Researchers have also used AZHQ to analyze health disparities in Hispanic and non-Hispanic children, the evolution of Valley fever, asthma patterns in Arizona, and the efficacy of hospitals in serving the needy. It has also been used to conduct community health assessments.

A good example of how AZHQ is affecting community health is the program’s study of MRSA (Methicillin-Resistant Staphylococcus aureus), a staph infection that is resistant to antibiotics. By tracking the disease’s spread by zip code, researchers were able to postulate how and why it was spreading.

Since its inception, AZHQ has consolidated data on 9 million people and 200 million healthcare encounters, pulling data from more than 60 healthcare delivery institutions, including hospitals, insurers and employers. Patient privacy is paramount; AZHQ complies with HIPAA regulations and is regularly audited to ensure continuing compliance. AZHQ received the university’s President’s Medal for Social Embeddedness in 2005 and 2008.

SAS predictive analytics present an opportunity for cost savings, according to William Johnson, who founded AZHQ and directs CHiR. Using SAS, he and fellow researchers analyzed AHCCCS data to develop a model that predicts risk associated with future high-cost Medicaid users.
“By assessing risk factors and predicting costs of patient care years in advance, steps can be taken to alleviate costs through intervention and more informed budget decisions,” said Johnson.

“The breadth of data in the system makes it unique in the US,” said Johnson. “With the advanced research capabilities we have, we’re confident our partnership with the community impacts Arizona healthcare in a very positive way.”

Blind man "sees," cruising through obstacle course without a hitch

[Source Scientific American, Coco Ballantyne ] - A man left totally blind by a massive stroke navigated a complex maze of boxes, chairs and other objects without stumbling or colliding into any of the obstacles.

Brain scans showed that after suffering two consecutive strokes, the man, 56, lost all function in his visual cortex, the brain's primary vision-processing center. But despite the loss, an international research team (from the U.S. and five other countries) reports in the journal Current Biology that "he could successfully navigate down the extent of a long corridor in which various barriers were placed."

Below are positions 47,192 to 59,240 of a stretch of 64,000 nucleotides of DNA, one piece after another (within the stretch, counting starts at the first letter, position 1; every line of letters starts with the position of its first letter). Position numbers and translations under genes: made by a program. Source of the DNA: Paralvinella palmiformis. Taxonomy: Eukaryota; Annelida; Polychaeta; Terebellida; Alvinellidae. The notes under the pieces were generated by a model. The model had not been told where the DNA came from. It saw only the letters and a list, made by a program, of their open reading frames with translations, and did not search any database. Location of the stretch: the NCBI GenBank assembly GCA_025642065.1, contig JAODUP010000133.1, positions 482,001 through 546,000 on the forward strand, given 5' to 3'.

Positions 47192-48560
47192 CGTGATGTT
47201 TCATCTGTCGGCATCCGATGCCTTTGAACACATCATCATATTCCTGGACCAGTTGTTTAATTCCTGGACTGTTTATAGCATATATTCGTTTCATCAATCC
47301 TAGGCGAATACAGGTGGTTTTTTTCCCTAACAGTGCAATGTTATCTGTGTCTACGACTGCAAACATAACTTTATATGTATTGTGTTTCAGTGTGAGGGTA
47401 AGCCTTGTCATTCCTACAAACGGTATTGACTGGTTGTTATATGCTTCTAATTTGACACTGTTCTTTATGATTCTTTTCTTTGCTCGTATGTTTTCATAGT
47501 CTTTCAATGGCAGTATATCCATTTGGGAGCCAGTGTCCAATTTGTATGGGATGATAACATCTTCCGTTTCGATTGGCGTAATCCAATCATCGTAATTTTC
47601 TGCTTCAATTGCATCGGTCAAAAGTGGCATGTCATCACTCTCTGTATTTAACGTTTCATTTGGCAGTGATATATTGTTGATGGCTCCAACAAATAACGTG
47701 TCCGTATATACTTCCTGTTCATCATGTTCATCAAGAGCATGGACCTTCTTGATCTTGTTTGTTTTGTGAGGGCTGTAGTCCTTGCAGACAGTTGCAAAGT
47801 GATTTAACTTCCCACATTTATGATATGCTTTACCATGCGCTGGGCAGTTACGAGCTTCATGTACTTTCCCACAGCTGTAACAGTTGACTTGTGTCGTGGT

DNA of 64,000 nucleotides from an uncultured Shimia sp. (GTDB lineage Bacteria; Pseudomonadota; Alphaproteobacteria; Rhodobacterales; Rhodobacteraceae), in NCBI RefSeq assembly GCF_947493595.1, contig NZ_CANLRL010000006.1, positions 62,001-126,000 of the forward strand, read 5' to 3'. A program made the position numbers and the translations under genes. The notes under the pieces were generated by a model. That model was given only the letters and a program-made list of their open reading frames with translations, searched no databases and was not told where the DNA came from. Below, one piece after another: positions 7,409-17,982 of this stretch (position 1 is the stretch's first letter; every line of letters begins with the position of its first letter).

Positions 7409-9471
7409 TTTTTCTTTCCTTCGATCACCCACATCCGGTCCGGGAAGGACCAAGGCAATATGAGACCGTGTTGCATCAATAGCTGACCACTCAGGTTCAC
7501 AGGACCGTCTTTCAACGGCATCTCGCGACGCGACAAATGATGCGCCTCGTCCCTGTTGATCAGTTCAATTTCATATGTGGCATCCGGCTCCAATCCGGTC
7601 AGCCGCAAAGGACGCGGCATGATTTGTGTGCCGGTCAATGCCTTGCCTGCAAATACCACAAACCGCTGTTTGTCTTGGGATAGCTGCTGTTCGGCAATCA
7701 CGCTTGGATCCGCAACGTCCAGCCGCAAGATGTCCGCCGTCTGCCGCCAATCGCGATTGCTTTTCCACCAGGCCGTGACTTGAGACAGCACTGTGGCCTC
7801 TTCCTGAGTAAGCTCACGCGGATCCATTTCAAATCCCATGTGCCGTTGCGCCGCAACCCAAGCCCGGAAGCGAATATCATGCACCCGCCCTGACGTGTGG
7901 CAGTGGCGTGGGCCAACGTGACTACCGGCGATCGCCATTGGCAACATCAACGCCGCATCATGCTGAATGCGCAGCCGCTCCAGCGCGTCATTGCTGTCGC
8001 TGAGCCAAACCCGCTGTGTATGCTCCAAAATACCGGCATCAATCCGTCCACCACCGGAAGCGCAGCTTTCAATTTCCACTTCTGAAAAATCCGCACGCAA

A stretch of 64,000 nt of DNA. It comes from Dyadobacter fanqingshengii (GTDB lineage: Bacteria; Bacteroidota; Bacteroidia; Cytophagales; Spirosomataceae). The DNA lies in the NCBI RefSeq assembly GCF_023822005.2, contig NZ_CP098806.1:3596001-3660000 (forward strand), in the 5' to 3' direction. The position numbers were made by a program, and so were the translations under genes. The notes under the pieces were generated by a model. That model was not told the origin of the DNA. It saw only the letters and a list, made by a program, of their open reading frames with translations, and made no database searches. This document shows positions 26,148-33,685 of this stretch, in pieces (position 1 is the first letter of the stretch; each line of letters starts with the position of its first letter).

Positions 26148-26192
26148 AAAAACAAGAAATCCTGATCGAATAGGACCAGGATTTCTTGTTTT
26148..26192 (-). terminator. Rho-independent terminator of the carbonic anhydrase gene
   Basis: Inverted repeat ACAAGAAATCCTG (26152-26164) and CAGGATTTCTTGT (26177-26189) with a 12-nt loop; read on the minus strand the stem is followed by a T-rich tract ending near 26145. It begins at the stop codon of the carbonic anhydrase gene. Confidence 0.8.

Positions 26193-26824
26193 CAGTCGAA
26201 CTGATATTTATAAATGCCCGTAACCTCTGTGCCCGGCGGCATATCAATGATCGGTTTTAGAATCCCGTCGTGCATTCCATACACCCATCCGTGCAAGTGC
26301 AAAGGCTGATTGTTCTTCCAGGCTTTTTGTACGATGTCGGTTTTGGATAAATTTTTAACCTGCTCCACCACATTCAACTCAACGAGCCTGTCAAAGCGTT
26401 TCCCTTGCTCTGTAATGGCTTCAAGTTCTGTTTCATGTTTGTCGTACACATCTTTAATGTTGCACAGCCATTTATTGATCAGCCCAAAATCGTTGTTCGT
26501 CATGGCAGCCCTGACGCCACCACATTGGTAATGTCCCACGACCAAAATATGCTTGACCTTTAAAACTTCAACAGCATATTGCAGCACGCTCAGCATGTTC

Neuroscientists call this ability blindsight. People with blindsight, "usually tell you that they cannot see a thing…. They cannot consciously see but they have some type of awareness," says Susana Martinez-Conde, a neuroscientist at the Barrow Neurological Institute in Phoenix, Ariz. For instance, she notes, they will correctly guess the number on flashcards more than 50 percent of the time even though their eyesight is shot.

In a person with normal vision, information is passed from the retina (light sensitive area at the back of the eyes) to the visual cortex (the brain's vision center), which relays it to other brain processing areas such as the posterior parietal cortex. In this man's case, the retinas worked perfectly well, but the information highway to the brain was blocked at the visual cortex.

This means that the man must have been using alternative pathways (that bypassed the visual cortex) to connect to the other brain processing regions, Martinez-Conde says, noting that most people likely have these alternate routes but don't rely on them because the dominant visual cortex pathway functions properly.

This study is not the first to document blightsightness, but it is first to describe the phenomenon in a patient who had suffered destruction of the visual cortex in both hemispheres of the brain, according to Nature News.

Over the past several years, scientists have identified brain circuits that may serve as alternative routes, but have yet to pinpoint which ones enable blindsightness, and exactly how they function. But Martinez-Conde says that a combo of electroencephalography (EEG), which measures electrical activity in the brain over time, and functional magnetic resonance imaging (fMRI), which shows blood flow to areas of the brain that are active, may shed light on these circuits.